Jorge Ramos, Luis Gutiérrez Fan Hysteria Over Trump's 'Animals' Slam Against MS-13

Univision senior news anchor Jorge Ramos and retiring Chicagoland Congressman Luis Gutiérrez once again teamed up for a master class in racial demagoguery and agenda-driven journalism. This time, in order to make hay out of President Trump’s “animals” remark regarding MS-13 gang members.

The exchange, which aired on Univision’s Sunday political talker Al Punto, moved the needle far beyond arguments over the sanctity of life and inherent human dignity of those who commit barbaric acts, and into whether Univision and Jorge Ramos even care about such things as facts and accuracy when reporting on a story.

Watch as Ramos and Gutiérrez manipulate known facts about the context in which President Trump delivered his “animals” remarks, as aired on Univision’s Al Punto on Sunday, May 20, 2018:

JORGE RAMOS, SENIOR NEWS ANCHOR, UNIVISION: This week, the President of the United States Donald Trump called immigrants “animals.” The President insists that he was referring to members of a gang. This is what the President said, let’s listen:

PRESIDENT DONALD TRUMP: We have people coming into the country, or trying to come in — and we’re stopping a lot of them — but we’re taking people out of the country.  You wouldn’t believe how bad these people are. These aren’t people. These are animals. And we’re taking them out of the country at a level and at a rate that’s never happened before.  

RAMOS: The President says that these are not people - they’re animals. Congressman, do you believe the President when he says that he was referring to gang members and not to all immigrants?

U.S. REP. LUIS GUTIERREZ (D-IL): Well, first, Jorge: we have to understand that when he speaks and says “animals”, he is referring to all of us. I know that there will be those that will try to want to separate, segregate his words and say, “no, he was just referring to gang members”. First, he’s talking about our entire community, and it follows the model, uh, of saying that we are, what? Um, we are people that come here to kill, to rape, to sell drugs, we’re bad people. In other words, look, Jorge...they say that when a mother comes to the border with her children, (that) they can and will separate those children from their mother. The mother will go to jail, and the children, to bases, they say, of the United States Army. Fine. Can you do that? Who can you put in a cage? An animal. And they’re already treating us like animals. So for the president to say it in such a brutal manner, huh? He is already doing so with his actions. Last week we heard from the (Chief of Staff) of the United States, in other words John Kelly, who is the President’s Chief of Staff. What did he say? Oh, those people come here but they can’t integrate. On the one hand he says: those who have TPS from Honduras and El Salvador and have been here 20 years should be able to stay. Those that are arriving now, those...those can’t stay because they can’t integrate. Who can’t integrate? A hostile animal, an animal that you have to put in a cage.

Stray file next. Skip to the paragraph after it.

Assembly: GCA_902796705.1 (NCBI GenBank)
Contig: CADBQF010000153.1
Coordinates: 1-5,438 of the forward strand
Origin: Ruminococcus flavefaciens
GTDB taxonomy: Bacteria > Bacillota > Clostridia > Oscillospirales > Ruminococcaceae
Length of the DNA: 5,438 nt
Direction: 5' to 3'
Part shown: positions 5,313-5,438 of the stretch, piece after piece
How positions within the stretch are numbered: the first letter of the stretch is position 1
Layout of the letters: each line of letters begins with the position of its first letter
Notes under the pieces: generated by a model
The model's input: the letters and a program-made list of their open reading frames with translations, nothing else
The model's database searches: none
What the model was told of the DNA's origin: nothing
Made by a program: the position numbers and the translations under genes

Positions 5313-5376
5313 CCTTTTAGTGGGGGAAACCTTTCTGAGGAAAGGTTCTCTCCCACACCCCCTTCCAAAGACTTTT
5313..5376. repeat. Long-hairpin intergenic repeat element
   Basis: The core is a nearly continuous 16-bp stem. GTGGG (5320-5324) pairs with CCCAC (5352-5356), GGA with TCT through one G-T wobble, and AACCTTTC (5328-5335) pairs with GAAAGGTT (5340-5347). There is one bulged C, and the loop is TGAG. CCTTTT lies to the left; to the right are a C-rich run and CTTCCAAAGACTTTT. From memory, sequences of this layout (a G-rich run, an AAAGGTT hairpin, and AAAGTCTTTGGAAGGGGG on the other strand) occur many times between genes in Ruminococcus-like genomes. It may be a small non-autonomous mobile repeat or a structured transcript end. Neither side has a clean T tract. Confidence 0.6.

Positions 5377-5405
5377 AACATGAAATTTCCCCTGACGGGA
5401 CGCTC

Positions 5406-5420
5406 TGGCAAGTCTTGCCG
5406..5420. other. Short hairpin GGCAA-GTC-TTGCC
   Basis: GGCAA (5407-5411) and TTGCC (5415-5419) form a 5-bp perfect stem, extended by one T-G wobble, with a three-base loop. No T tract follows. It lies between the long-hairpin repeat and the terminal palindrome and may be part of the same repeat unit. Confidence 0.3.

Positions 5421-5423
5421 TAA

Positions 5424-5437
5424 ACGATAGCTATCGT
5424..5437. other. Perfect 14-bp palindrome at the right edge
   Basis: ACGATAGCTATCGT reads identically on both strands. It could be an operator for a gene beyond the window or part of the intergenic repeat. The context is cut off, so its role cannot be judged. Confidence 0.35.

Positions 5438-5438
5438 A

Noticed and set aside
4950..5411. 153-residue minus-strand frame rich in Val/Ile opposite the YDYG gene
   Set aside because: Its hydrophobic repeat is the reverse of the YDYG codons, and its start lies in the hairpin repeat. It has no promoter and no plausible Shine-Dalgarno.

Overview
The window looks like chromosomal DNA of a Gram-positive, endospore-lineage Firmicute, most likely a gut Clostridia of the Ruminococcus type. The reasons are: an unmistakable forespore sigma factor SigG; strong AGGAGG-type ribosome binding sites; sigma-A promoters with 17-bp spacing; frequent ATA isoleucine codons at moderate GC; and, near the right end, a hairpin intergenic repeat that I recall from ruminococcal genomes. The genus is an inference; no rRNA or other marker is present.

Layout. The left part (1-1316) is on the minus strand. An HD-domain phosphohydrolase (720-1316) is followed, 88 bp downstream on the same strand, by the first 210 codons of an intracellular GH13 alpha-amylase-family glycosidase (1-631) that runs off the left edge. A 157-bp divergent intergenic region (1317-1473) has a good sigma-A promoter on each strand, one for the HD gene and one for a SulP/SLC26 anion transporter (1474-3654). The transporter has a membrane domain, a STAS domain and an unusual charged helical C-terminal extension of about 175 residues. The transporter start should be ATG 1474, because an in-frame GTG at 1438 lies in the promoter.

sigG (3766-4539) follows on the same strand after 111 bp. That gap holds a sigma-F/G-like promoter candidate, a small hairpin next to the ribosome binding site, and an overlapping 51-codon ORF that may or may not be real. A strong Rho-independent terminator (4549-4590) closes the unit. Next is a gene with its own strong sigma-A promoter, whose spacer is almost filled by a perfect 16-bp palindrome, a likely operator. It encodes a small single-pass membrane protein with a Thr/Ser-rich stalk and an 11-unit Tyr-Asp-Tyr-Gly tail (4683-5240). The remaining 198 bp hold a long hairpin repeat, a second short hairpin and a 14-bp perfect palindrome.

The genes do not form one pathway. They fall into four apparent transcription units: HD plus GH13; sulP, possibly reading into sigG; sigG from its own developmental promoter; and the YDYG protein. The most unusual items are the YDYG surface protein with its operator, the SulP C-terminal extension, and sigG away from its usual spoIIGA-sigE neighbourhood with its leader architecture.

RAMOS: Congressman.

GUTIERREZ: So that is a part of the process of dehumanizing our entire community.

 

Jorge Ramos opens the segment by categorically affirming that Donald Trump called immigrants “animals”, and then saying that Trump subsequently claimed that he was talking about “a gang” that apparently goes nameless on Univision. Never mind that there are a plethora of transcripts available that confirm that Trump was responding to a specific comment about the gang that Ramos, for some reason, refuses to name: MS-13.

After playing the quoted segment of Trump’s statement without the preceeding comment by Fresno County Sheriff Margaret Mims, Ramos tosses over to Gutiérrez with a question about whether Trump can be believed for saying that his remarks were in response to a statement by Sheriff Mims that appears in every transcript, but not in Univision’s video.

Gutiérrez, of course, proceeds to launch into a tirade conflating “animals” with Trump’s campaign announcement speech and everything that has happened since, and insisting that Trump was referring to the entire Hispanic community as "animals", as opposed to the delinquents who commit barbaric crimes and terrorize communities from coast to coast.

I understand Jorge Ramos’ blind spot when it comes to Trump and I also understand Gutiérrez’ need to showboat, but there is still the matter of accuracy in reporting. The segment wastes Univision viewers’ time largely because it is built on a lie.

 

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